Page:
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Tanned, Rested, and Ready

John Boehner and the House Republicans plot their moves.

Nov 15, 2010, Vol. 16, No. 09 • By FRED BARNES
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Boehner may begin to appear more presidential than Obama. Since the president has alienated the business and entrepreneurial class, he’s unable to provide the sense of certainty about an economy free of tax increases and what Boehner calls “job-killing” legislation and regulations. But when Boehner vows there will be no energy tax, no card check, no cap and trade global warming bill, and a relentless effort to dismantle Obamacare, the new speaker will have credibility.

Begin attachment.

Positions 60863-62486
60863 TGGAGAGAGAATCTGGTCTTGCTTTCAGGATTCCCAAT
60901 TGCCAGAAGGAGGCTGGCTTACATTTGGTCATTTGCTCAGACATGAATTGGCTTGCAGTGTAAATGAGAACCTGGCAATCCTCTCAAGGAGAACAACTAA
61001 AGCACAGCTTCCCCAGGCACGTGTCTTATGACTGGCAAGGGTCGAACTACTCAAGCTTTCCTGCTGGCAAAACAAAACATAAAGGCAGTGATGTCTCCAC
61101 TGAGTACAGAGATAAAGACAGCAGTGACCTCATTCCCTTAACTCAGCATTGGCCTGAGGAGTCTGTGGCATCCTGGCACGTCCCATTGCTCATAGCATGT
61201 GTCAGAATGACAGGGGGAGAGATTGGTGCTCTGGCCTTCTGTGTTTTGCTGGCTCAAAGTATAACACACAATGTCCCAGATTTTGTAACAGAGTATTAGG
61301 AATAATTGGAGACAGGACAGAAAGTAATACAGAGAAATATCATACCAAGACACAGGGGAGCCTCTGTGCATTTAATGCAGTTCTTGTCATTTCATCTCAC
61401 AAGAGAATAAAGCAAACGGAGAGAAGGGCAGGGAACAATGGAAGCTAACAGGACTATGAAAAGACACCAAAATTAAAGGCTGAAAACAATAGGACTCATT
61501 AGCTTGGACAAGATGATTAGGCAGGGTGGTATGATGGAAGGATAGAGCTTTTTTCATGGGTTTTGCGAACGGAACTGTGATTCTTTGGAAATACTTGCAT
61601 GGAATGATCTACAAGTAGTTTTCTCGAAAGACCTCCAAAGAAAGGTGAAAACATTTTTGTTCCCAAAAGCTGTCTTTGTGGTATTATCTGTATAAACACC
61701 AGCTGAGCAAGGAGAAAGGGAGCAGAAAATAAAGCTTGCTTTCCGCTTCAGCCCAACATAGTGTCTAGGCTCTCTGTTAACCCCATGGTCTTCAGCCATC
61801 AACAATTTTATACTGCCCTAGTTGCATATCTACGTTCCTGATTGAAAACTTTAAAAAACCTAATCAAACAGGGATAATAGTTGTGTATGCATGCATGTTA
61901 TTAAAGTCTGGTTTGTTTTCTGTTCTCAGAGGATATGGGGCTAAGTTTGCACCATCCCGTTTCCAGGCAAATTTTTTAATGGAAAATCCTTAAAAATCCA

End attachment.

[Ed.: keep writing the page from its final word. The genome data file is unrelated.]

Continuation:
Soon Republicans will confront a problem that’s off their radar at the moment. Their drive to prevent tax hikes, pare spending, reduce the deficit, and block bureaucrats from issuing health care and financial industry regulations is bound to have a salutary effect on the economy. Obama will claim credit, and no doubt the media will go along.

The president is too ideologically rigid to take these steps himself. But that doesn’t matter. We’ve seen this movie before. In 1996, President Clinton twice vetoed a Republican welfare reform bill. Bob Dole, then the Republican presidential nominee, was poised to exploit the welfare issue against Clinton. But Senate Majority Leader Trent Lott insisted on giving Clinton a third crack at the bill. He signed it. And Dole’s presidential chances died.

Fred Barnes is executive editor of The Weekly Standard.

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